NESTLED amid huge Soviet-era skyscrapers which tower near Conor Lenihan's home in central Moscow lies a quiet elegant Russian cafe bar close to the majestic Patriarch's Ponds – a haunt beloved of Muscovites and etched in their literary folklore.
man watching closely from the corner of the bar might in times past have been unnerving for foreigners in Moscow.
"What brings the former minister to this part of town?" he calls out. The mystery man turns out to be a Mayoman just arrived on a mission to sell tractors and combine harvesters to the Russians.
Within minutes, he and Lenihan are locked in conversation about mutual acquaintances in the west (of Ireland), the tractor market in Russia and Ukraine and how Russian agriculture compares with home.
Neither had ever been to the pub nor had met before – and the stranger is likely to be the only Mayoman among Moscow's 18 million or so residents with a tiny Irish community of around 200. But Lenihan's political DNA seems to have a magnetic knack of making connections wherever he goes.
It was a connection, however, to one of Russia's four richest men, Viktor Vekselberg, which has seen Lenihan glide from the inner circle of Irish politics to the top flight of Russian business, only months after his political career lay in ashes following after Fianna Fail's crushing 2011 election defeat.
The political jungle of Leinster House might seem more like a rose garden compared with the cut-and-thrust of Russian business, but the skills and instincts Lenihan honed in politics back home are those by which he makes his living now.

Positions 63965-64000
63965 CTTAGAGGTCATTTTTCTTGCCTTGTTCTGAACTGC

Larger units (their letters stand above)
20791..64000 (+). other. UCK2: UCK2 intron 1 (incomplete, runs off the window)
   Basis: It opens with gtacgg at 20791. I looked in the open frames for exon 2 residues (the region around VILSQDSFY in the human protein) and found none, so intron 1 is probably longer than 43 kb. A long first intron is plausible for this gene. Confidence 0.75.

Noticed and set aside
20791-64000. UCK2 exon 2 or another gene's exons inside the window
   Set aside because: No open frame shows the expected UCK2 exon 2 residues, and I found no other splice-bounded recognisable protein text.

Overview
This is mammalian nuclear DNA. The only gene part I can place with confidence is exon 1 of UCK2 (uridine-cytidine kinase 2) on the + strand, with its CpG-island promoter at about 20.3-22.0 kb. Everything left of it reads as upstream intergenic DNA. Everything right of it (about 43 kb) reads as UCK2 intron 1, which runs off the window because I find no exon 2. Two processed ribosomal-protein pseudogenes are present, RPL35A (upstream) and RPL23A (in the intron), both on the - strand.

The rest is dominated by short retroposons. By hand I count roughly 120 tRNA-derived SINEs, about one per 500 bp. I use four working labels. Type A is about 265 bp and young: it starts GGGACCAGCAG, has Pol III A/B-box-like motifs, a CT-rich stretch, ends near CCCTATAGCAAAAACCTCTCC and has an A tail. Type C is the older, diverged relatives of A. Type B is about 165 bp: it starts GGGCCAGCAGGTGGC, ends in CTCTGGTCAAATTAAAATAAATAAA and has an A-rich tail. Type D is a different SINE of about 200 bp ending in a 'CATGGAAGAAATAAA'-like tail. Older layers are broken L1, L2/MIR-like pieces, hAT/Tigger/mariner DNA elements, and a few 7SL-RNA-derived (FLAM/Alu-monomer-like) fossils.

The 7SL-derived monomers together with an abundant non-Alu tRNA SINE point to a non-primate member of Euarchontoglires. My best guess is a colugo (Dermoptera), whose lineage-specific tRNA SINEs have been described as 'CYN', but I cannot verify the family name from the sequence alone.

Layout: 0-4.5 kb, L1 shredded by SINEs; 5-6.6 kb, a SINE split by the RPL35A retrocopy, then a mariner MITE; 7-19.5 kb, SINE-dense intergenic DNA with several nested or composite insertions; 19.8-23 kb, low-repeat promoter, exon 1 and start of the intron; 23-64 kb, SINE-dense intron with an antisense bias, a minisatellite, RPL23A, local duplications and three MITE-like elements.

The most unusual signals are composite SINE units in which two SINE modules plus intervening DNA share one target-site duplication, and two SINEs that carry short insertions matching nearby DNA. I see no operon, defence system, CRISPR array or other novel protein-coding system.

Vekselberg – worth over $17bn (€12.3bn) – was appointed by the Kremlin to head up its Skolkovo project. Dubbed Russia's Silicon Valley, the Russian government is investing over $10bn to harness the country's world-class firepower in the sciences and marry it with western know-how and multinationals' needs to help Russia dramatically modernise.
Russia hopes to woo huge hi-tech multinationals and involve them in partnerships to develop the country's economy away from one heavily reliant on the sale of oil, gas and minerals, with research and development (R&D) central to the ambitious plans to engage some of the best brains in the world.
For the multinationals, tax breaks, grants and enlisting some of Russia's gifted ranks of scientists, engineers and mathematicians are the attraction, as well as a Kremlin-backed foothold in an emerging market with huge potential. Smaller entrepreneurial companies are also part of the focus and are seen as a future engine of hi-tech growth.
But marriages need matchmakers – which is where Lenihan came in. He knew he'd need a new career long before Fianna Fail's election drubbing.
"I had come under significant internal party criticism when I'd warned the leadership two years out from the election that we were in real danger of being wiped out.
"When it actually happened, I wasn't surprised. I didn't expect to win my seat and I knew my number was up," says Lenihan.
He hit the road for London in search of work even before the new Coalition was formed. Through a stroke of networking luck, it was, however, the Russians who came looking for him.
"A US-based businessman and friend recommended me for the job without telling me – and then rung me up in a bit of a hurry, saying the Russians were quite interested and Vekselberg wanted to meet me," says Lenihan.
A rendezvous was arranged in Rome where the Russian billionaire's priceless Faberge egg collection was on show in the Vatican Museum.
Nerves might jangle in meeting one of Russia's most powerful men – but Lenihan said a Russian friend's advice helped.
"I asked how long the interview might last – and was told '15 minutes if he doesn't like you'. Two hours later we were still talking," says Lenihan.
"At our first meeting, he put me very much at ease. Oligarch isn't a term that many of them particularly like themselves as a label: when people hear that word they think of someone who's very much authoritarian.